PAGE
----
Rep. Kim Schrier represents Washington State’s 8th Congressional District, which includes much of King, Pierce, Kittitas, and Chelan counties, as well as portions of Douglas County.
Schrier has recently expressed support for the federal Affordable Insulin Now Act, which would cap insulin costs at no more than $35 per month. She has used insulin since she was diagnosed with Type 1 diabetes 37 years ago. In this Q&A, she discusses the act and the importance of lowering insulin costs.
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State of Reform: You spoke about your support for the Affordable Insulin Now Act a few weeks ago at Green River College. With its fate now in the hands of the Senate, can you talk about the importance of this initiative becoming law?
Rep. Kim Schrier: “This is really groundbreaking for all of the people in this country who depend on insulin. We can talk about Type 1 diabetics who will die without insulin. We can talk about Type 2 diabetics who will not be able to manage their blood sugars and get extremely sick without insulin.
Personally, I’ve been taking insulin since 1985. At the time I was diagnosed insulin was the cheapest part of my management. It was the [blood sugar test strips] that were so expensive. At the time, it was a new technology to be able to poke your finger and see what your blood sugar was. Not long before that all diabetics had was urine testing.
So the finger strips were the most expensive part. Over time that changed and when I started taking the extra rapid-acting insulins, probably around the year 2000, the cash price was around $40 a bottle. And that same bottle of insulin—same manufacturer, same process, probably the same equipment, no change whatsoever—now retails for over $300 per bottle.
And most people with diabetes need more than one bottle per month which , means that most people with Type 1 diabetes are spending north of $600 a month for medicine they cannot live without. And when you think about the cost of everything else in life, that can be backbreaking. All of us have felt that acutely—particularly people who are underinsured, have high co-pays, or don’t have insurance—they have been hit the hardest by this. And we need to make sure that not only can diabetics take enough insulin to stay alive, but they can take enough to stay healthy.”
SOR: What do you believe are some factors that have contributed to the rising cost of insulin?
KS: “There are two primary causes for this. One is, there must be some blame on the pharmaceutical companies. Unfortunately, they won’t open their books. There’s no transparency there. So, we don’t really have a sense, but prices don’t rise like that without the pharmaceutical companies bearing some responsibility.
The other egregious one [is] pharmacy benefit managers. They are the middlemen who are there to negotiate prices that insurance companies will pay for medications.They get paid based on the percent of the cost of the medication. So their incentive is not to have a lower price negotiated. Their incentive is to have a higher price if they’re going to get paid a percentage of it. That is backwards incentivizing and is a good part of the reason that Americans are paying such incredibly high drug prices. And frankly those costs, because that’s a negotiated cost the insurance company will pay, get passed on to all of us in the form of higher premiums.”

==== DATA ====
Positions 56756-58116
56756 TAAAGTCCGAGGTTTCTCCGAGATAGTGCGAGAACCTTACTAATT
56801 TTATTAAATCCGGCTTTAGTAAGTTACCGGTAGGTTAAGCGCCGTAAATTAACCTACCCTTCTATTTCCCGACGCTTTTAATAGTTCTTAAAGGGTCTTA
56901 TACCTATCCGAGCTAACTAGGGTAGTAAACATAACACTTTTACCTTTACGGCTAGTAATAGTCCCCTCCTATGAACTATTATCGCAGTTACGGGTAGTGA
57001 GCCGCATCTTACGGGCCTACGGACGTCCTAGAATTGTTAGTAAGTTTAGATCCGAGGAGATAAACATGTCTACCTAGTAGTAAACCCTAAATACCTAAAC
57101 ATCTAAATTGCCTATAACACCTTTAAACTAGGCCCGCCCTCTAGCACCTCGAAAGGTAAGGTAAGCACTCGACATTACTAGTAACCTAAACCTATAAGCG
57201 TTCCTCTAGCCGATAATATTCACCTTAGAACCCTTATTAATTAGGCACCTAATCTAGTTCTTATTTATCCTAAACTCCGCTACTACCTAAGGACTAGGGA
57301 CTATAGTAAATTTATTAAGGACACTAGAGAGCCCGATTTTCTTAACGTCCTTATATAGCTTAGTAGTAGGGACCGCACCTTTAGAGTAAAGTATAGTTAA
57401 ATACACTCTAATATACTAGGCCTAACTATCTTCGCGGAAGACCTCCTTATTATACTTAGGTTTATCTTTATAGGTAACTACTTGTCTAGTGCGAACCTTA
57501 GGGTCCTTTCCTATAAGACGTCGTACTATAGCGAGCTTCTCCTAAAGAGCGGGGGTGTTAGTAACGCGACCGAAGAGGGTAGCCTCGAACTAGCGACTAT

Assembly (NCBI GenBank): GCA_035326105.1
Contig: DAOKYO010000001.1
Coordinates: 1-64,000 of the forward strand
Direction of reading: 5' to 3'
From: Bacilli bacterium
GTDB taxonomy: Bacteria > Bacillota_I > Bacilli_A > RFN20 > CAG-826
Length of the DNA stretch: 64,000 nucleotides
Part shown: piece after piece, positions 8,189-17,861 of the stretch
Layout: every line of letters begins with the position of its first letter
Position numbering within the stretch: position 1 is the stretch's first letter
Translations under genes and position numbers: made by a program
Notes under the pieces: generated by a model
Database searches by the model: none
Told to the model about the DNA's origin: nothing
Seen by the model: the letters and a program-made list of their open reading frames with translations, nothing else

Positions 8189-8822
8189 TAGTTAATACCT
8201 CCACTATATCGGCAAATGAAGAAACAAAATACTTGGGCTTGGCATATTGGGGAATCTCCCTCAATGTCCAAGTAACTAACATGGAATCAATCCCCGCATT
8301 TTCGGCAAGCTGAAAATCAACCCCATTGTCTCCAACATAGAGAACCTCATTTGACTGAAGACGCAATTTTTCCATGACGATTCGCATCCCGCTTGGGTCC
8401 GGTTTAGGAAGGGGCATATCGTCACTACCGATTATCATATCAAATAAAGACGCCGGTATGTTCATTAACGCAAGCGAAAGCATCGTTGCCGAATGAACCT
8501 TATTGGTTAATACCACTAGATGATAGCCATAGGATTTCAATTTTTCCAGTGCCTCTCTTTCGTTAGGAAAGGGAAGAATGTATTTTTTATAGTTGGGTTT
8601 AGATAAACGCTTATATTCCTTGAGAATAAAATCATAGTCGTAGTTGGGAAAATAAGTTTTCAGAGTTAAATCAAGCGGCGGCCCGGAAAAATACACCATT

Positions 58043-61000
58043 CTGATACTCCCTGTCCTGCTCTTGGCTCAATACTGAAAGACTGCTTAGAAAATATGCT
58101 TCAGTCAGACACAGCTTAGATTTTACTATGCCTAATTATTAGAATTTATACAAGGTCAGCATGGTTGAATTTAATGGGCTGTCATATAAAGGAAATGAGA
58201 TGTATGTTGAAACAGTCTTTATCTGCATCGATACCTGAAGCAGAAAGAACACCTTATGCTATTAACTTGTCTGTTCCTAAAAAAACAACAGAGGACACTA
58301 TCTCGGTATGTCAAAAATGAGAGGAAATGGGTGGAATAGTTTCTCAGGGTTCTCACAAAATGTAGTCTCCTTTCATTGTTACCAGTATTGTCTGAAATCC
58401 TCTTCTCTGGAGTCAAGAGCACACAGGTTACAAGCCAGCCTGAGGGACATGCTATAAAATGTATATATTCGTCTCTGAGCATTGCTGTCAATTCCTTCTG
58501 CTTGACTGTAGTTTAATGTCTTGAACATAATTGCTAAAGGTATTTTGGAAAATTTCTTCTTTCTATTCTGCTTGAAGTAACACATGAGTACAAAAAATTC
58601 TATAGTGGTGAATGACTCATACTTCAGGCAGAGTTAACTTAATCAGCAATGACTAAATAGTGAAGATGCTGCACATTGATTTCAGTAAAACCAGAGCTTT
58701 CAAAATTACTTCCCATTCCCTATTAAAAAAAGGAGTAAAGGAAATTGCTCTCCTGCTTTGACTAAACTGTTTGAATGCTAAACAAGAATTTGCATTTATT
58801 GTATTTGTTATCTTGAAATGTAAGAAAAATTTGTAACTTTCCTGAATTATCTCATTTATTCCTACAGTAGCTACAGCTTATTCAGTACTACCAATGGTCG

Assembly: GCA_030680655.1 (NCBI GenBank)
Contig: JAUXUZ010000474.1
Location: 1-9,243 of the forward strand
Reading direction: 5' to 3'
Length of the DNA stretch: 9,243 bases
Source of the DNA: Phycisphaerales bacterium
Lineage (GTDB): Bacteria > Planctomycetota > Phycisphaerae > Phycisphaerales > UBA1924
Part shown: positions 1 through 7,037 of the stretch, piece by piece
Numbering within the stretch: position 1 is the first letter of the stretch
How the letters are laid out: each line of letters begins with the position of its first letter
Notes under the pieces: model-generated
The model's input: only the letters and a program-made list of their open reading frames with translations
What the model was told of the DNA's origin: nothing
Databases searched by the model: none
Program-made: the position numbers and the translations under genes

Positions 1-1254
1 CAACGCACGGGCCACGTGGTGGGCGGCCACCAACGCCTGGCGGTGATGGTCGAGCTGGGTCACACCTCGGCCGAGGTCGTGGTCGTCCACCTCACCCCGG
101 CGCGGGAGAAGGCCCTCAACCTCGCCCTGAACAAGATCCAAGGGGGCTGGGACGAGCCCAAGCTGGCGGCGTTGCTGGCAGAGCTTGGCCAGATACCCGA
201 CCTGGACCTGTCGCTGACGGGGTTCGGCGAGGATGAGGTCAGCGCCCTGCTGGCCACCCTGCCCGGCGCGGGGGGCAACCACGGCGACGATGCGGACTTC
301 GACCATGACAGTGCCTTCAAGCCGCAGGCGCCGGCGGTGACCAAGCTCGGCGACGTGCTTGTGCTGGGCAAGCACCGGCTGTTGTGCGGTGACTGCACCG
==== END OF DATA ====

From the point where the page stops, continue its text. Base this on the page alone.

SOR: Do you believe the cost of insulin makes it common for some Washingtonians to skip doses or refills?
KS: “This is not conjecture. We already know that one in four Americans who take insulin ration their insulin because they need to make it last until their next paycheck. And that is a dangerous game, by the way—to take enough to keep you out of the hospital, but not enough to keep you healthy. That can be a deadly balancing act.”
SOR: In addition to your support of the Affordable Insulin Now Act, what are some other ways you have or can increase awareness about the need to reduce insulin costs?
KS: “[The act] caps co-pays at no more than $35 per month for people who use insulin. That is a really big deal; it is life-changing and life-saving. Another thing I have [worked on] is legislation to speed the path to generic biosimilars; generic insulins. To speed the path to generic insulins that has brought the price down [and]it’s given pharmacies the ability to dispense a generic instead of a name brand. Still, the cost of that generic is about double what you would pay in Canada.
This work is not done. There are a lot of medications out there that are really expensive. And people across the board are rationing their medication[s]. They’re not taking their medications. And this is the one thing Medicare doesn’t have the power to negotiate.
They can negotiate what a doctor gets paid for a visit. They can negotiate the cost of an EKG. They can negotiate what you would pay for a pair of socks you would wear in the hospital. But they cannot negotiate what is the most expensive part of health care today, which is prescription drug costs. So we continue to work to allow Medicare to negotiate the cost of prescription drugs and to block pharmaceutical companies from raising those prices faster than the rate of inflation.”
This Q&A was edited for clarity and length.